> >However I have doubts that at the top end Apache actually keeps up with
> >the netscape and microsoft servers. There are various reasons for this,
> >including the fact that most people have less than 10Mbits to fill, and
> >it's very easy to fill that, so it's never been a priority. I have plans
> >for the top end, the new development tree has improvements in it
> One advantage (?) that NT has is the fact that it can throw files out to a
> socket without any user-mode/kernel-mode transitions (and buffer copying)
> using the TransmitFile APIs. IIS running in a single process probably
> doesn't hurt either.
First of all, threading. Naively threading apache is not going to be a
win on linux. Tell me if I'm wrong: thread creation and process creation
speeds are about the same. Additionally, there's no huge memory savings
to be had -- I see about 80k to 100k unshared data per httpd-child on
a server with hundreds of children serving millions of hits per day.
This is essentially only the request-specific data, plus a few other
Another fun NT optimization is the whole WaitForCompletion() thing,
which is like select() on steroids. This is where the big threading
wins come in. WaitForCompletion has the semantic that when an i/o
event happens it wakes up exactly one thread and hands it the event.
Whereas select() has the semantic that it wakes up all threads and they
fight to see who gets to deal with the event. Not only that, NT will
wake up the most-recently awake thread which increases cache-coolness.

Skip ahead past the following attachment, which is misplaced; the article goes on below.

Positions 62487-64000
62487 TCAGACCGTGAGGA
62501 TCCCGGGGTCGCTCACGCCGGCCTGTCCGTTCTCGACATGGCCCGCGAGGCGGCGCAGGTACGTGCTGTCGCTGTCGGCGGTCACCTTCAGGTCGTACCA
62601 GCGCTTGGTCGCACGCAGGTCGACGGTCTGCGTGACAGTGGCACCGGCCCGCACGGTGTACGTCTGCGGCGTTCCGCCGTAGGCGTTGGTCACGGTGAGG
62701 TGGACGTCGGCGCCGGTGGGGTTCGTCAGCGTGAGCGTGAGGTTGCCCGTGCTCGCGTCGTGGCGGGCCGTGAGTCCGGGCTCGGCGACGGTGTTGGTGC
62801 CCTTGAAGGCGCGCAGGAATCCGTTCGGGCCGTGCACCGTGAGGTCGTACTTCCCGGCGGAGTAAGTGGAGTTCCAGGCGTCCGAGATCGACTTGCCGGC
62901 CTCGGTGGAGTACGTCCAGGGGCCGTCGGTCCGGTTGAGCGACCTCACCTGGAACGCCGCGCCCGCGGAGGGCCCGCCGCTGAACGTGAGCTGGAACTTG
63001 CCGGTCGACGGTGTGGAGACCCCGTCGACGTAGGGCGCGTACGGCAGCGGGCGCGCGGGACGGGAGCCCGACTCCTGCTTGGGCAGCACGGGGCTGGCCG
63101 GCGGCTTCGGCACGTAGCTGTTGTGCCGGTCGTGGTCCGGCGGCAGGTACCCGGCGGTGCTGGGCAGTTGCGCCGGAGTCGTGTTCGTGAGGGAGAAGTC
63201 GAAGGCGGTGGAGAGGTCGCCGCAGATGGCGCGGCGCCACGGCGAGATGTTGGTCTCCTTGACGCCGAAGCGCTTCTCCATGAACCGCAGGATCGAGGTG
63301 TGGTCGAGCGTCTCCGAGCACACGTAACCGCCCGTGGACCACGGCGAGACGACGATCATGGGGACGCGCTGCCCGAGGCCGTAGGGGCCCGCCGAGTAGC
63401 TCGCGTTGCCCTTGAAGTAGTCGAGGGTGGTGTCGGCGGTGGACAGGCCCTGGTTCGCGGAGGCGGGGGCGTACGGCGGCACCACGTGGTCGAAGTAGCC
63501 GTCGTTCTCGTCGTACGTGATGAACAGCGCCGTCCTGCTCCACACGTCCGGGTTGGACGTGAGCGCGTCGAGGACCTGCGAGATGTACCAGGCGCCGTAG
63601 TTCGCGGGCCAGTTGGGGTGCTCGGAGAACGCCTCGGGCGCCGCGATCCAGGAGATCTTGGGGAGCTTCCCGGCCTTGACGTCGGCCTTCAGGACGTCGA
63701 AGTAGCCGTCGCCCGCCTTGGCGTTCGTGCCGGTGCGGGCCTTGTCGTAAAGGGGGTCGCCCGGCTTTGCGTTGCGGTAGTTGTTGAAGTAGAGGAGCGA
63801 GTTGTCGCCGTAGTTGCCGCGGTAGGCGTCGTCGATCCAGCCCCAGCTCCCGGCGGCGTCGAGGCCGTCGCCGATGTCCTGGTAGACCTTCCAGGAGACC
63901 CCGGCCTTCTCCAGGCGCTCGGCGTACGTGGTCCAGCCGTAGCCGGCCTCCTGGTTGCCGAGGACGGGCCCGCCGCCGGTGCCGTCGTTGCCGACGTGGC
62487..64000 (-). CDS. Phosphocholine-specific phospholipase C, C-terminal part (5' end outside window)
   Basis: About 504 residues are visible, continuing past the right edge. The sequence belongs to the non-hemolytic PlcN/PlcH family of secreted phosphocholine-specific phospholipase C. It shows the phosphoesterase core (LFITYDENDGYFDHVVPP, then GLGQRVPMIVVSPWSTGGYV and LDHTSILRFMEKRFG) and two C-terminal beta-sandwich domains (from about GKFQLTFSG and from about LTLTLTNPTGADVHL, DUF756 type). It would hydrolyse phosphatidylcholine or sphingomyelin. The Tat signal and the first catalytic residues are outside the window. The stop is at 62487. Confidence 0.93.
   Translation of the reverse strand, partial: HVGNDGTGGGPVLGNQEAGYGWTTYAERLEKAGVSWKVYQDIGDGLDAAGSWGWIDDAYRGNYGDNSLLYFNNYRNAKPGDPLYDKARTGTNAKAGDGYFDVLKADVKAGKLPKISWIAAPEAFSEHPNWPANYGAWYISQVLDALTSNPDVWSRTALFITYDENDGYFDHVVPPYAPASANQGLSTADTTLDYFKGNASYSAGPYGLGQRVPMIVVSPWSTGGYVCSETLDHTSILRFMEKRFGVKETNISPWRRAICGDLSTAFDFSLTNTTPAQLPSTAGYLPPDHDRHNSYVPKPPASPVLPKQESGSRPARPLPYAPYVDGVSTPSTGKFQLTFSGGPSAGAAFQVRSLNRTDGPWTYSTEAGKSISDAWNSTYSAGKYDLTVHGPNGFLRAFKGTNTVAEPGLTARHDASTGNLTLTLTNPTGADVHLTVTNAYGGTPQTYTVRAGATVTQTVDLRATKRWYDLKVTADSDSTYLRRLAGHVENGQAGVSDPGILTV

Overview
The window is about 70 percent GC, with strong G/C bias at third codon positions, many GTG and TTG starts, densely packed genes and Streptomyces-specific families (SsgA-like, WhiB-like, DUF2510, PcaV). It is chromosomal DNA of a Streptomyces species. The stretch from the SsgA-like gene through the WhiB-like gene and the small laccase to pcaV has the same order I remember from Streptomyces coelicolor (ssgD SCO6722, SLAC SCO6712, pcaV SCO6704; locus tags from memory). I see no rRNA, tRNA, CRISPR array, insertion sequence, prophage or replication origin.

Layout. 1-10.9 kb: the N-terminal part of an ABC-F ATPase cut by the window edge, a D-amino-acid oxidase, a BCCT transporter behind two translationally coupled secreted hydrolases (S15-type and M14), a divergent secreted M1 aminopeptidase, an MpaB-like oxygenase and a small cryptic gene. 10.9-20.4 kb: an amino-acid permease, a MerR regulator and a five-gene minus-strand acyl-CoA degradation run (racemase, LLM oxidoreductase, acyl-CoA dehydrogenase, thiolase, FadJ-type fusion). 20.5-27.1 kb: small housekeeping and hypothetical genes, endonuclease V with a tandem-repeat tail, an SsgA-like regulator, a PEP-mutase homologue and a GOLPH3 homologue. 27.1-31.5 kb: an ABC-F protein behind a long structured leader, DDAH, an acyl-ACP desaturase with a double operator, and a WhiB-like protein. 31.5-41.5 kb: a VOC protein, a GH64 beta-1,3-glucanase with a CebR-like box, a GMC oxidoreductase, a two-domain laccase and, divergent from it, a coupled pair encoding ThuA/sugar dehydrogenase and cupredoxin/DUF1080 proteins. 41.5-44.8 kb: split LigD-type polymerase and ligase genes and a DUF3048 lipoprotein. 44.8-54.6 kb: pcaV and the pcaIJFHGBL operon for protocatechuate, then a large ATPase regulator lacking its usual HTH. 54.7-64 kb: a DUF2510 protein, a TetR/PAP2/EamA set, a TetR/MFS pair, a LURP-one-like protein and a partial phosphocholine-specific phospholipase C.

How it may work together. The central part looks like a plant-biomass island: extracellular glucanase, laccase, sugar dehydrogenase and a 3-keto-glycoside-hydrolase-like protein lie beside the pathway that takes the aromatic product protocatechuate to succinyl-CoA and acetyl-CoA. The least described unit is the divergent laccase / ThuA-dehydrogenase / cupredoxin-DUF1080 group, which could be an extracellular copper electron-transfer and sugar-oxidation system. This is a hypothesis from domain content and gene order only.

To utilize this in the Apache programming model would require a user
level threads package layered on top of kernel threads.
Unix can do almost the equivalent of TransmitFile using mmap(). You have
open/mmap/write instead of open/TransmitFile. So to see winnings of
TransmitFile, open/mmap once and cache the sucker.
Threaded apache is some unknown time away, so I've been trying to
figure out how to dynamically build (and adapt) an open/mmapped file
cache in a multiprocess server. Brilliant ideas welcome. Oh yeah,
you can assume that it's relatively cheap, and definately safe for the
parent to blow away hundreds of children and respawn them occasionally.
It can even do that without interrupting a hit in progress.
The NT port in 1.3-dev is multithreaded, and went in relatively easily.
It hasn't been stressed at all though, and hasn't been optimized.
Look for an alpha/beta in a month or so. Threaded apache on unix
won't happen for a while, we're hoping to learn from the NT experience.
There are other arguments for delaying threaded unix code... in particular
the severe lack of third party libraries that support threading (such
as dns, various database libraries, perl).